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they do background checks on us, but why are we not able to check their background? I work for a national chain body shop company thats neeb in business for over 30 yrs, and ive delt with almost all insurance companies and there are only a few that will take care of a customer with proper OEM parts, rentals and any possible other problems and concerns a customer has or even we as a body shop would recommend repairing or replacing. i have found that State Farm & Liberty Mutual is one of the best insurance companies and AllState is the worst. Which just comes down to proper repairs and replacement of parts. Allstate offers one of the cheapest insurance policies out there. Why are they so much cheaper, its because when you should happen to get in accident, they will repair your vehicle with nothing but junk aftermarket, chinese parts that dont fit right, molded right and are just junk. They will use these parts due to their price is so much cheaper. for instance the OEM bumper cover is $300.00 and the aftermarket cover would cost them $75.00. This is why they sell policies so cheap. When i get into a accident I want my vehicle restored to what the manufacture built my vehicle not have all these junk china parts installed on my 2010 Camaro or Mustang. We want the USA to thrive and keep jobs but with the insrance companies buying these parts and putting them on your vehicle we are just sending are money over seas.I tell my customers you buy cheap you get cheap.
I was ripped off by an insurance company that I was with for a very long time. They don't care, I wasn't enough to hurt their bottom line. Getting tossed back and forth from my agent to the idiot handling my claim. The check was in the mail and if I didn't like it.. they FLAT OUT TOLD ME to SUE THEM. Insurance Company's have a special place where they can rot in Hell for all I care...
I was with the same insurance company since I got my first car as a teenager, (over 20 years ago). My parents used them for over 30 years. Know what I got when I had my first accident? HALF, yes, that's right, HALF of my cars value, (I took the averages from several websites, Kelly Blue Book, Edmunds, and NADA.) I had to DOUBLE what they gave me to REPLACE my car. (NOTE - I was NOT asking for a brand new car. Just the value of my old one and what it would take to replace it with a same year, same options, similar mileage vehicle). I had asked on three separate occasions if my car had enough coverage and if it was covered for REPLACEMENT COST (MY replacement cost, what it would take me to get the SAME vehicle back if it was totaled, not a new one), all three times the slime ball said YES, then took my money. (I had even inquired about some type of collector car coverage or anything like that and he told me that I was fine and that I didn't need it.) After the accident he told me that he was sorry but he didn't have anything to do with that part of the claim, and I had to call some claims adjuster. She just said the car is totaled, WOULD NOT give me an amount, WOULD NOT tell me how much actual damage my vehicle had sustained, nor tell me WHERE MY CAR WAS towed to, (just that it was in one of their "secured lots"). After many, many, many calls, she finally gave me an amount, and told me if I didn't like it to sue them. (I bought the car back for salvage value because I made more off of the parts/new tires, etc. than she sent me a check for.)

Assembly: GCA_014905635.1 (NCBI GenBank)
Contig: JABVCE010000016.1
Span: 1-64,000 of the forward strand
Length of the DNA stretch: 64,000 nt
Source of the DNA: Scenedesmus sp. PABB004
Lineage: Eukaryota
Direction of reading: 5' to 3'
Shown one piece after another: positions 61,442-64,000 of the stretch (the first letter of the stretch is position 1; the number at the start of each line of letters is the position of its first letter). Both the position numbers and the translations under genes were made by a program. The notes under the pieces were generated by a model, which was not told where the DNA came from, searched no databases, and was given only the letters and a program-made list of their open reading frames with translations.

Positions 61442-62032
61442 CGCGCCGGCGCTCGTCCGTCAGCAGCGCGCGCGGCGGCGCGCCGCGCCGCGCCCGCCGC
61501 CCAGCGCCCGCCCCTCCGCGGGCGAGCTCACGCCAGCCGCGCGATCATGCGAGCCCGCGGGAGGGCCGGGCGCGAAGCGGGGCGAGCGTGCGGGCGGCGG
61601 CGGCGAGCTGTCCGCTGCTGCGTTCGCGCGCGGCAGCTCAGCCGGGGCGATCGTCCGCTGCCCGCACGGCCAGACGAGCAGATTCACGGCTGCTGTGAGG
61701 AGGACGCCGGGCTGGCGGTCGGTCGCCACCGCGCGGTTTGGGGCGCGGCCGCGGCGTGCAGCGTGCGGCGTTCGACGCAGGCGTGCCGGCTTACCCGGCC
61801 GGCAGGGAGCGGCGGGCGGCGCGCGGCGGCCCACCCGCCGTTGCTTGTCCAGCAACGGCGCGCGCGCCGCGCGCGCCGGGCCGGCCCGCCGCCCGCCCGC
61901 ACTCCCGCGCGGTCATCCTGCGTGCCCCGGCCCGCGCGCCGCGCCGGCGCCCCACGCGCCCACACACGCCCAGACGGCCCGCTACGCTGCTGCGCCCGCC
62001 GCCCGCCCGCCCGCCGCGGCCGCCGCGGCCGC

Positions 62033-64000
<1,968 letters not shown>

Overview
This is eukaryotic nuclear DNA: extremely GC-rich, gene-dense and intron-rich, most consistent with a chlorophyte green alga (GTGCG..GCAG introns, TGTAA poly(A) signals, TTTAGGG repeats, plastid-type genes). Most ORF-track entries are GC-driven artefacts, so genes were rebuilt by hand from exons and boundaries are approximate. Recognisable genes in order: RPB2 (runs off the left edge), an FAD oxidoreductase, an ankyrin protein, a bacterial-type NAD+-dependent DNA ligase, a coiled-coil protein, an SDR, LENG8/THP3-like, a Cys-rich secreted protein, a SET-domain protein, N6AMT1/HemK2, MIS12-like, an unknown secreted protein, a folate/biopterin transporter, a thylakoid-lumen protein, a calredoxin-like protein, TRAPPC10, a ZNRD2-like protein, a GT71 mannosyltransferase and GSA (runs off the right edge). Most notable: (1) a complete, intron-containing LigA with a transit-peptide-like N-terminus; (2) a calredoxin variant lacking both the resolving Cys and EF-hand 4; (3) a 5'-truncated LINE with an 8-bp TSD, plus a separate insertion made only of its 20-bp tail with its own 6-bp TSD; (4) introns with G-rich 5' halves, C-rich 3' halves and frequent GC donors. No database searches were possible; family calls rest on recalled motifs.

ANYBODY that tries to sell you the SAME coverage for MORE money and INSISTS that you shouldn't be informed and/or shop around is a crook. LOYALTY means nothing any more.
Needless to say, I shop around for the cheapest (same/better coverage, and yes, I actually read my contracts) insurance now, and it's all been better coverage than those jokers ever gave me.
I understand most of the underwriting criteria insurance companies use to rate auto coverage. But I could never understand why a person's credit rating has an impact on their rates! The premiums are not financed. If the insured stops paying the premium, coverage stops. I can't imagine how a person's credit rating can make him/her a better or worse driver.
Can any one out there explain this to me?!